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Dinopocalypse

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We’ve all heard the story of what happened on the day the dinosaurs died, right? Well, we thought we had. Turns out, high-powered ballistics experiments, fancy computer algorithms, and good old-fashioned ancient geology have given us a shocking new version of the events on that day, 66 million years ago. It’s a new theory that is so scarily precise -- and hot -- it’s terrifying and nearly unimaginable.

 

Guests:

Kirk R. Johnson, Jay Melosh, Douglas Robertson, Pete Schultz and Molly Webster

Comments [17]

Gil Gerretsen from Greenville, SC

Immanuel Velikovsky (a friend of Albert Einstein) laid out the foundation of this model way back in the mid-1950's. His book "Earth In Upheaval" is a must read and was on Einstein's desk when he died. http://books.google.com/books/about/Earth_in_Upheaval.html?id=T3ShePQFGDEC

May. 16 2014 03:33 PM
Julian Johncraft from Atlanta

Isn't the impact crater in the Yucatan? half in and half out of the Gulf Of Mexico? and still known as Chicxulub?

May. 11 2014 11:56 PM
Tommy from near the crater

Good theory. This helps explain some nagging issues with the asteroid hypothesis. The mechinism for survival of burrowing mamals, reptiles, and flora is intriguing and is a good fit for what we know survived.

Mar. 30 2014 05:32 PM
Timmo from Wisconsin

Caught parts of this show today. Interesting but I don't buy all of it. If this strike , and the resulting fallout / super heating all happened in only a 2 hour time span, I would expect only a little over half the planet to receive the direct effect.

Mar. 29 2014 06:24 PM
bernard deters

Geez, didn't you watch Fantasia. The raindrop sequence is exactly what you described in metal ball in sand. You probably should watch it again and realize 'ya coulda done better if you'd resolved your anal-cranial syndrome.It's my opinion.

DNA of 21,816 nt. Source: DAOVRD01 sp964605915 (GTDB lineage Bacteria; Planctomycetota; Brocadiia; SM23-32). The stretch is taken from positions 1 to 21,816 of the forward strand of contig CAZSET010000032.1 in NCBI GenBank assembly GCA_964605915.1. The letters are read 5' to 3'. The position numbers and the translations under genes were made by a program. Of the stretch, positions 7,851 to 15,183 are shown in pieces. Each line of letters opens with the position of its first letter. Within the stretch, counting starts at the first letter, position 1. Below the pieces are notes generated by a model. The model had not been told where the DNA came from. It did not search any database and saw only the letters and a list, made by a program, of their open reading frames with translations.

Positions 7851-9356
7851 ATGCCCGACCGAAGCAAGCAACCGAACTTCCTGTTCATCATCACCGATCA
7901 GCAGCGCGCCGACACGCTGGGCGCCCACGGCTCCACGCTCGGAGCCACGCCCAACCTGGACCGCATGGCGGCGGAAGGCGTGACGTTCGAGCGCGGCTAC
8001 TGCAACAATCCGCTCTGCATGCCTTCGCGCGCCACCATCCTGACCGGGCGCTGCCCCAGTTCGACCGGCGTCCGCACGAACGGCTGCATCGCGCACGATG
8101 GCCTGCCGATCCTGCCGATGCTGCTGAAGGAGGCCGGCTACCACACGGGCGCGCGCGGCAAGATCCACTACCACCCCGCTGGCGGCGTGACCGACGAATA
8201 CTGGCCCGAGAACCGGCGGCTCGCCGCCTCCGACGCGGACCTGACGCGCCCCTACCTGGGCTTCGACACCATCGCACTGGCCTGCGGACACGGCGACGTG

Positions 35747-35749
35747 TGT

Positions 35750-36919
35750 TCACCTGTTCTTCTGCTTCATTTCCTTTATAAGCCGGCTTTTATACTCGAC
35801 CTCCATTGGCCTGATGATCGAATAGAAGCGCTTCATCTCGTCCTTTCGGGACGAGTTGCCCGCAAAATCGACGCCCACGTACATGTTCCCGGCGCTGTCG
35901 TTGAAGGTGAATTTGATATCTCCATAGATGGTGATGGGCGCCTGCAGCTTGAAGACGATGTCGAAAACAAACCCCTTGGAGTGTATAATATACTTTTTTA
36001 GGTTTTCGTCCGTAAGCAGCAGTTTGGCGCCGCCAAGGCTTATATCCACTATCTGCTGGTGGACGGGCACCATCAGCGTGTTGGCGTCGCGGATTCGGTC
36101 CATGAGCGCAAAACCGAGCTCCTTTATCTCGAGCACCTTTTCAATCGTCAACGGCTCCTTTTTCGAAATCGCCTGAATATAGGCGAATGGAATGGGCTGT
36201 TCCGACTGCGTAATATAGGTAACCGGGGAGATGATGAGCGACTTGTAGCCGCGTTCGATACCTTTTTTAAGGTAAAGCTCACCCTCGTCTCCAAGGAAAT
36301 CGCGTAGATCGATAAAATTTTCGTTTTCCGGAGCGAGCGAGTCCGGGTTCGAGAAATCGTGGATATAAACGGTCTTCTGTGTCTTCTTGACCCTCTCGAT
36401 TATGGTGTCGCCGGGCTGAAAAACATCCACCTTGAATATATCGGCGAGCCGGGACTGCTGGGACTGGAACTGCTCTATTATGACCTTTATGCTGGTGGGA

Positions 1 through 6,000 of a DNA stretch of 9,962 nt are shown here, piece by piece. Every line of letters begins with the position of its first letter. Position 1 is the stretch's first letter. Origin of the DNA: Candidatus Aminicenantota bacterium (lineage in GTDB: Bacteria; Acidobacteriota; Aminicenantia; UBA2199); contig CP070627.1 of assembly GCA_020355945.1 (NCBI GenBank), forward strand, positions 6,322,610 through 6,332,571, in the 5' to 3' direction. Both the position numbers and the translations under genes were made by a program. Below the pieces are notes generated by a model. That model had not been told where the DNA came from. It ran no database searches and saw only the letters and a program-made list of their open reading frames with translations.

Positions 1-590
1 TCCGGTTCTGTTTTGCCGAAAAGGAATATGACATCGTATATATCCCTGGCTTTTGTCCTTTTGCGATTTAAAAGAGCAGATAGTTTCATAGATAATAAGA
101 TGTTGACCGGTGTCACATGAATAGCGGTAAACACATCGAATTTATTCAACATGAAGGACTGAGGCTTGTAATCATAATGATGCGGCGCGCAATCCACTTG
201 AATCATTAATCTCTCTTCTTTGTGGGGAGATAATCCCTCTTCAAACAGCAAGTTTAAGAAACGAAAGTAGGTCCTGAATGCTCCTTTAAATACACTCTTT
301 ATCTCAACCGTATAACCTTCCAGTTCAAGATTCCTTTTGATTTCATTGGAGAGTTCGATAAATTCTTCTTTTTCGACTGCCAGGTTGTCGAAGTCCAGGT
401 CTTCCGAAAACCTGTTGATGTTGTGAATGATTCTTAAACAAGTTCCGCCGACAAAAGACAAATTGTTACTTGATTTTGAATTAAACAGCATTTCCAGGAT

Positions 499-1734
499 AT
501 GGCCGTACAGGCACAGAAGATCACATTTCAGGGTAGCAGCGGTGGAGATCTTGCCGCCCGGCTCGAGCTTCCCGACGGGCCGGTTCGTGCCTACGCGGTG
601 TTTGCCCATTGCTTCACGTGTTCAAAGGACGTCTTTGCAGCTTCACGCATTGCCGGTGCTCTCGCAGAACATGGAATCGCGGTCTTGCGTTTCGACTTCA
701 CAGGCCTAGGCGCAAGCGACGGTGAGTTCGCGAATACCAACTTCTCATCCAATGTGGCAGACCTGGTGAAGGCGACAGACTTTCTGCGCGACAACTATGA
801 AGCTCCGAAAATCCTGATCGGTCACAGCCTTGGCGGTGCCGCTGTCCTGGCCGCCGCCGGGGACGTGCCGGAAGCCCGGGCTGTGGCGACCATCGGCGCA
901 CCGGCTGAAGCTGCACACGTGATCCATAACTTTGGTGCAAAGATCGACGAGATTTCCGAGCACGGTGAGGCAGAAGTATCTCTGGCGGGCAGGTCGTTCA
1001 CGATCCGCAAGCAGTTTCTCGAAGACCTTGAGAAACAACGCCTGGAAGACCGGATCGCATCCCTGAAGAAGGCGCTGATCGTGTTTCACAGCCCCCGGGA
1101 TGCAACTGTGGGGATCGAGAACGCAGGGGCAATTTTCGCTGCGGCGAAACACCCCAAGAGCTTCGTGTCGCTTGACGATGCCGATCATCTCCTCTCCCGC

Mar. 29 2014 06:05 PM
Boni from Wisconsin

You might also be interested in the book, T-Rex and the Crater of Doom, by Walter Alverez. It's kind of a flamboyant title for a book that meticulously follows the story of the search for the crater.

Mar. 29 2014 04:40 PM
Dan Waltrip from Vero Beach, Fl

Listening to this now on NPR and it's really cool, love the atmospheric music and how well put together the whole thing is.

Mar. 29 2014 12:32 PM
Ben Faulkner

Fascinating take, but what about the other terrestrial organisms that survived? Dinosaurs definitely did NOT all die out during the K-Pg event because birds are just a group of theropod dinosaurs. There were also mammals, crocodiles, etc that made it. How could they escape temperatures so all-consuming?

Mar. 17 2014 02:20 PM
Jim Mica from Ihaca, NY

This was a ripping good podcast, I wish I could have seen you live.

Can you give us some links to papers discussing this new interpretation/analysis of the dinosaurian end-game?

My wife and I listened to most of the presentation and were very, very interested by it.

You site a number on experts on the subject, where can we read more to answer the questions (EG, why wasn't all plant life cooked --ginko trees are still around) generated by the theories being discussed.

Thank you

Jan. 13 2014 01:48 PM
Tom Fleischer from Philadelphia, PA